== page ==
A Manual Therapist's Guide to Movement: Teaching Motor Skills to the Orthopaedic Patient

Gordon Browne, BS

This is a book and transcripts are not available on the internet

... examines the use of non-traditional movement systems, especially the Feldenkrais Method and Tai Chi, in the physical therapy setting to treat orthopaedic conditions/injuries. These systems represent a style of internal exercise designed to increase the patient's self awareness and attention to proprioceptive detail, emphasizing integrated or whole body patterns of movement and the use of movement constraints that encourage specific movements and/or muscle contractions. It describes the principles of ideal movement and posture, as well as common movement errors people make that lead to musculoskeletal dysfunction. ... Advocates the use of non-traditional movement systems, especially Feldenkrais principles, as well as Tai Chi, in a physical therapy setting.

The Feldenkrais Method® in rehabilitation: A review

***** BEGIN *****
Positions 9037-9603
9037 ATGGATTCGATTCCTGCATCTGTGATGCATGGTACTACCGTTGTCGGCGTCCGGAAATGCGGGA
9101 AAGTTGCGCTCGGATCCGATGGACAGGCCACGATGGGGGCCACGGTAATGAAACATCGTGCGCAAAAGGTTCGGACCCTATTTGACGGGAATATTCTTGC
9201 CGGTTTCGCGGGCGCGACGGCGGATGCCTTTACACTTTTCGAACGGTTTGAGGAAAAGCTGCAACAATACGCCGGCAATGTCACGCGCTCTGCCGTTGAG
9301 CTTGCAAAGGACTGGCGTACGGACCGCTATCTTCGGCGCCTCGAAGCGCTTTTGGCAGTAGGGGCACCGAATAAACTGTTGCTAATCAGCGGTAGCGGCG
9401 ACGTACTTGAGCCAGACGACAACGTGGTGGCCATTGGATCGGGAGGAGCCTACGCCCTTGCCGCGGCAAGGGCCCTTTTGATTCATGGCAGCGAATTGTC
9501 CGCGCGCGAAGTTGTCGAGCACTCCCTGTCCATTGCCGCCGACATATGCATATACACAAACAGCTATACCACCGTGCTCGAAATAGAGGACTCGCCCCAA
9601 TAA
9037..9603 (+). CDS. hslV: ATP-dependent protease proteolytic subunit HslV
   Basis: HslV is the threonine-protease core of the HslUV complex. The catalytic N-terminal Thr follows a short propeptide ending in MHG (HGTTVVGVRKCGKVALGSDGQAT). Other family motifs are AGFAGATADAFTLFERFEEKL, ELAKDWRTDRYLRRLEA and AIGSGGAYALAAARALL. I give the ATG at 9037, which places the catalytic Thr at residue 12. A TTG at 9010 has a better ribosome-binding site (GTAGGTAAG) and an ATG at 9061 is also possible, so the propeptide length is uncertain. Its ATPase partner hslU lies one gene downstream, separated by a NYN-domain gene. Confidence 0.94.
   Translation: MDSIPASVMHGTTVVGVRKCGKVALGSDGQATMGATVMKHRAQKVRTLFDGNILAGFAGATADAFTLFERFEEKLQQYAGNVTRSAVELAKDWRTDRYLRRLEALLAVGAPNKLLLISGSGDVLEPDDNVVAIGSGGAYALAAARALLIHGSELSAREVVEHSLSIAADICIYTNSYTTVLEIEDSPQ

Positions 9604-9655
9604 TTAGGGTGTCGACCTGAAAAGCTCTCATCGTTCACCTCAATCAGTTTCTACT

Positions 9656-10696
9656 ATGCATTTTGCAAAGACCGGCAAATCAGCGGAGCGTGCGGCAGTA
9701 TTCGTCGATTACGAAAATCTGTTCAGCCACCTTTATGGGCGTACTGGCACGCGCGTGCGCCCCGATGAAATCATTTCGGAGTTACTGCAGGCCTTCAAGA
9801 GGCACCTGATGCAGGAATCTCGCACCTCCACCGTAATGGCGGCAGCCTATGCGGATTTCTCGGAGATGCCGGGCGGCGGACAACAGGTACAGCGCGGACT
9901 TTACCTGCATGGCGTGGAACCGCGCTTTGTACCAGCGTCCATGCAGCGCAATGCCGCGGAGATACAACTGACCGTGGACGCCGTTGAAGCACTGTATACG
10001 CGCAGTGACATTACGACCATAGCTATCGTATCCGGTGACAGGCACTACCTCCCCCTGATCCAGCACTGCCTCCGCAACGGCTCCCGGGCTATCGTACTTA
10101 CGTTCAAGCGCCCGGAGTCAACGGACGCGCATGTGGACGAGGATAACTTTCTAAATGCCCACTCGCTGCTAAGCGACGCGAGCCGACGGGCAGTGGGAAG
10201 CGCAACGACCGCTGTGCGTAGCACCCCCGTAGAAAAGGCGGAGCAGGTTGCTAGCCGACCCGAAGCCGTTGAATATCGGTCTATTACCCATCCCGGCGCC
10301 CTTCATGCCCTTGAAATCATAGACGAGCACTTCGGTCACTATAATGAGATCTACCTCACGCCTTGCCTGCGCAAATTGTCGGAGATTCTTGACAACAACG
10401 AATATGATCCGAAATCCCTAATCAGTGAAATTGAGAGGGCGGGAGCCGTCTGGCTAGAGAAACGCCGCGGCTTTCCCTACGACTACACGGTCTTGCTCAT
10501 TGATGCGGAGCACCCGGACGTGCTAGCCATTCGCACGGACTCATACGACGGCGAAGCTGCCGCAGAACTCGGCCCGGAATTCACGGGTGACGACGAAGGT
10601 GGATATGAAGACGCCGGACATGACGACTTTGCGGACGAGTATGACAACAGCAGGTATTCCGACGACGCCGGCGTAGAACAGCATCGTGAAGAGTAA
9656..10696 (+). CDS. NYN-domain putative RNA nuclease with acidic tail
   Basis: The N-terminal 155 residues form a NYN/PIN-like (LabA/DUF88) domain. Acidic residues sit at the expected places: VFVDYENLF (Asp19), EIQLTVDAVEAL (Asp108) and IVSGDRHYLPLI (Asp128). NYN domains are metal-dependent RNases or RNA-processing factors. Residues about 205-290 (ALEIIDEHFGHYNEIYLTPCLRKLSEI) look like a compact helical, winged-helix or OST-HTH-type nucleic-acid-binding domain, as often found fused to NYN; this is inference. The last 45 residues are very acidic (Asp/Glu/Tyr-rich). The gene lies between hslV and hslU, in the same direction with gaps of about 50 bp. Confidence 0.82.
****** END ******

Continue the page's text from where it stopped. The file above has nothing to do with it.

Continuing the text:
WORK - A Journal of Prevention, Assessment & Rehabilitation, January 1998

Ives, Jeffrey & A Shelley, Greg. (1998)

https://www.researchgate.net/profile/Jeffrey_Ives/publication/259807845_The_Feldenkrais_MethodR_in_rehabilitation_A_review/links/5627776008ae2ebf922755a9/The-Feldenkrais-MethodR-in-rehabilitation-A-review.pdf

Musculoskeletal disorders are often suggested to be caused, in part, by poor postural behaviors that are associated with occupational demands. The inefficacy of conventional strategies to elicit postural correction has prompted many to seek alternative techniques such as the Feldenkrais Method®. The rapidly growing use of the Feldenkrais Method® by laypersons and professionals has been fueled by extravagant claims and data published in non-peer-reviewed sources, for the effectiveness of this technique has been poorly documented in peer-reviewed publications. Therefore the purpose of this review was to critically assess the literature on the Feldenkrais Method® in both juried and non-juried sources. The results have generally indicated some improvement with Feldenkrais® interventions, however, these improvements are not nearly as large as suggested by the anecdotal claims.